On the left you see all of the maps I've generated of Pluto over the years.
The next two panels show reprocessed data from HST that were taken between 1994 June 20 and 1994 Jul 01 when Pluto was at 29.8 AU and a latitude of 12.7 degrees. At this time our the northern pole really begins to come into view while the southern pole begins to slip into winter. Two maps are shown for this epoch, one in ultraviolet light (F278M) and one in blue light (F410N). These data were first published in 1997 and a revised analysis was published in 2010.
The bottom two panels show the most recent data from the Hubble Space Telescope (HST) where 394 images were combined to create an albedo map of Pluto in blue (F435W) and green (F555W) light. The data were taken between 2002 Jun 11 and 2003 Jun 08 when Pluto was 30.6 AU from the sun. During this time we were viewing Pluto from a latitude of roughly 30 degrees. That means within 30 degrees of the south pole we can't see the surface and that part of Pluto gets no sunlight (just like Antarctica in the winter). Between these two epochs the distance from the Sun changed by 2.5% but the area of the unilluminated polar region increased by a factor of four. These maps were published in 2010.
One reason for extracting maps of Pluto's surface so many times is just to try out new techniques and tools. The Hubble Space Telescope wasn't available prior to 1991 and it clearly was a tool worth using on this problem. Another reason for multiple maps is just to look to see if anything is changing on the surface. We know there is a lot of nitrogen ice along with methane ice that's mixed in. These ices must move around on the surface with the progression of the seasons. We've seen something like this on Mars with the carbon dioxide ice moving back and forth between its poles during the Martian year. Well, this process must also happen on Pluto. In the case of Pluto, its year is much longer (248 years) but the seasonal cycle is much more extreme thanks to Pluto's eccentric orbit and its large obliquity (that's the tilt of the pole relative to the orbit, for Earth it's 23 degrees, for Pluto it's nearly 80 degrees). The big question in my mind for the past three decades that I've been working on this is does the seasonal cycle change in the surface enough to see it from our remote vantage point on Earth? There have been many theories published that tell us change is likely but we've had very little data from which to say which theories (or even guesses sometimes) apply to Pluto.
The best pair of maps to use in looking for change are from the FOC F410N and ACS F435W data. These two maps are very similar in resolution and wavelength of light used. It's not hard to see that there are large scale changes that are evident here. The most striking change is at the top (north) of the maps. Between 1994 and 2002 the north pole of Pluto has brightened though other changes are evident as well. A brightening of the north pole is a little odd. I imagine that a lot of clean surface ice accumulated on the north pole during its winter season. Now it's coming into view and getting warmed up. I would expect the surface to start out bright and then gradually dim as ice sublimates away and moves to the other pole. But, that's not what is happening and it will be a very important clue to understanding seasons on Pluto and how the surface and its atmosphere interact.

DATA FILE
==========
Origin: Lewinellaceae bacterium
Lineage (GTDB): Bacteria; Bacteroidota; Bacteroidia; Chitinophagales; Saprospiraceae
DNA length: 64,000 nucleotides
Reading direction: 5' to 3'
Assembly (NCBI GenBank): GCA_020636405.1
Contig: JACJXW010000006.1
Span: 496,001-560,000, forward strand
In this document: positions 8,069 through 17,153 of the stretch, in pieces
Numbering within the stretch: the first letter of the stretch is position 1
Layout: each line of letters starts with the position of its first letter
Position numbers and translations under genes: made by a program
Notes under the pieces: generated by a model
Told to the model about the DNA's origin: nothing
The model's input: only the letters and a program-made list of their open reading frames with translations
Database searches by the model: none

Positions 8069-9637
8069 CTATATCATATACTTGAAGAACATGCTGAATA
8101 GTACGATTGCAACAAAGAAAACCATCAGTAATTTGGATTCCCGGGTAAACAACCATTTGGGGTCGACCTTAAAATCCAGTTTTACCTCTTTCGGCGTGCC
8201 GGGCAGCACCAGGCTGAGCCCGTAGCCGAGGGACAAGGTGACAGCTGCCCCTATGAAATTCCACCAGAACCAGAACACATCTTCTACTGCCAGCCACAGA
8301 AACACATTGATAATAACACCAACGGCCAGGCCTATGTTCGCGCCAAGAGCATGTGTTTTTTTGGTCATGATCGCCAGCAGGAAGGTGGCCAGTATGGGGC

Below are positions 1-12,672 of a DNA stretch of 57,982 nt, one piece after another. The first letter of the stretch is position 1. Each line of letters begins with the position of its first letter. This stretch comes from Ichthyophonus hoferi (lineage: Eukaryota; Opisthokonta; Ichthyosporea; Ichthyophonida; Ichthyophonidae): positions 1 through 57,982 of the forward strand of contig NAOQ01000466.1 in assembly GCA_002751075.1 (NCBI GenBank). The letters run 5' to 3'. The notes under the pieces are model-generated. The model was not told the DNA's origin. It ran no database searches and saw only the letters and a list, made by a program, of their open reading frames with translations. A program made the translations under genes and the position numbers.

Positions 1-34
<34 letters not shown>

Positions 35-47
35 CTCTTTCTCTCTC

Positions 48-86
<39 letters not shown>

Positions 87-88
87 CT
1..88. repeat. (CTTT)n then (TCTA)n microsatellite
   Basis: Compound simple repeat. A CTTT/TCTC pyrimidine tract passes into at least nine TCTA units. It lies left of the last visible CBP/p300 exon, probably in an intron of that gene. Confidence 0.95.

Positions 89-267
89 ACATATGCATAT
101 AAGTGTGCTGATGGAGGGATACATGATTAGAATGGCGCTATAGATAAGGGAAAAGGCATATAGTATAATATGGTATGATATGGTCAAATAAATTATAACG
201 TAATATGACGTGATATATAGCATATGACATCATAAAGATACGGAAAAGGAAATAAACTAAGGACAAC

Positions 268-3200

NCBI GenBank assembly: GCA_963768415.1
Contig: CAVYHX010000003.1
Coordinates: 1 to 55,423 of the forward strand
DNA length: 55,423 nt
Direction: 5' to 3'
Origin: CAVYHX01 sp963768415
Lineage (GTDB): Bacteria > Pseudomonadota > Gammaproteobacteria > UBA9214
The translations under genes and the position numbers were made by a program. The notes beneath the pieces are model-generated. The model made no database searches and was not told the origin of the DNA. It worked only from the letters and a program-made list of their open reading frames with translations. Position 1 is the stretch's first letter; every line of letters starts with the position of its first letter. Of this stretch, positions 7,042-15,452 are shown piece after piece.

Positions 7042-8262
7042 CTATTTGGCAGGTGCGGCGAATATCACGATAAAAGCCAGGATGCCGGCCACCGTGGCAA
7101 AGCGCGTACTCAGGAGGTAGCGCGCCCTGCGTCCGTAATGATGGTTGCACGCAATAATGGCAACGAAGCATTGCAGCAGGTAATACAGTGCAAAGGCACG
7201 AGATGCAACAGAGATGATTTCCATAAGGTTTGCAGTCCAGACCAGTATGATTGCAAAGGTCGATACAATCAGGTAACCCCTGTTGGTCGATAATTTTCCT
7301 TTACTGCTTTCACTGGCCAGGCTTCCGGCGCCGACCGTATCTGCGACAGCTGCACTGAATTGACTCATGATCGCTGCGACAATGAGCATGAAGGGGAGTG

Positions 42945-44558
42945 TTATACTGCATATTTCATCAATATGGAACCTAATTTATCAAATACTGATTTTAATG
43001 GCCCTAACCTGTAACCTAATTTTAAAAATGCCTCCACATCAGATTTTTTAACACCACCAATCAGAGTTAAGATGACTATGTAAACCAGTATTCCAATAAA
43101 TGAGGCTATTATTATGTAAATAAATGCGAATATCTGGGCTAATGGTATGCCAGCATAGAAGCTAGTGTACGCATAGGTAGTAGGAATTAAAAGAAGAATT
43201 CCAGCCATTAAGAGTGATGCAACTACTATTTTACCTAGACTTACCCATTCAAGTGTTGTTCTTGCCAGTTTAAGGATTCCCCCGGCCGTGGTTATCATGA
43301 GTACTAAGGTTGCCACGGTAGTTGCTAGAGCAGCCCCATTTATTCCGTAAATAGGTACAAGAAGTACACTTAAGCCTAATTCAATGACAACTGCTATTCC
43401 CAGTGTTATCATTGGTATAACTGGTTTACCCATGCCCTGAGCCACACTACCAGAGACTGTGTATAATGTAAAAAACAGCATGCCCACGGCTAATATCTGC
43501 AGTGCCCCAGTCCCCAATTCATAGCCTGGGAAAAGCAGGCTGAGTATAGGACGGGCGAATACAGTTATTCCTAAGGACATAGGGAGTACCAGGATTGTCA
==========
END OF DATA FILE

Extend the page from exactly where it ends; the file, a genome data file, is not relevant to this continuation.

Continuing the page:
I've tried many times to estimate what Pluto would look like if you were there in person. These new maps give me the best data yet to do this. The two maps I have give me the reflectivity of every spot on the surface but at only two wavelengths. To get Pluto's true color I really need to know the reflectivity at all colors visible to the eye. Thus to get true color I have to make some assumptions. To do this I guess there are two sorts of things on the surface that give rise to its color: neutral colored ice (can be dark ice or bright ice) that has no color at all, and, red gunk. We know these two components are on the surface and we have good guesses for their individual spectra. I then use the maps to estimate how much of these two things are present at each point on the surface. From that estimation I can then compute the color. The map below shows this true color rendition.
There's one peculiar thing about this map and it has nothing to do with Pluto. There are regions that look (to me) like they have a slightly bluish cast. Well, those regions are actually gray, not blue at all. But, when you put that "color" next to the other yellow-orange color it looks blue by contrast. Strange.
The map above shows extremes in brightness (albedo). The darkest areas are as dark as coal, reflecting only a few percent of the light that hits it. The brighest areas are almost perfectly reflecting. There is just as much contrast on Pluto as we've seen on the surface of Saturn's moon Iapetus. That alone make Pluto stand out from most things in the solar system. Looking a little closer we see that the north polar regions are generally more neutral in color and brighter than average for Pluto. This is the area that is recently emerged from a 120-year long winter. This color and albedo is consistent with it being a region covered in frost deposits, presumed to be nitrogen and methane ices. Moving toward the equator the trend is toward more albedo variations and more color diversity and that trend continues right up the the southern-most region we can see. We won't know for sure why Pluto looks like this until the New Horizons spacecraft gets there in 2015 but it's going to be fun to try and work this out.
Marc W. Buie, Southwest Research Institute
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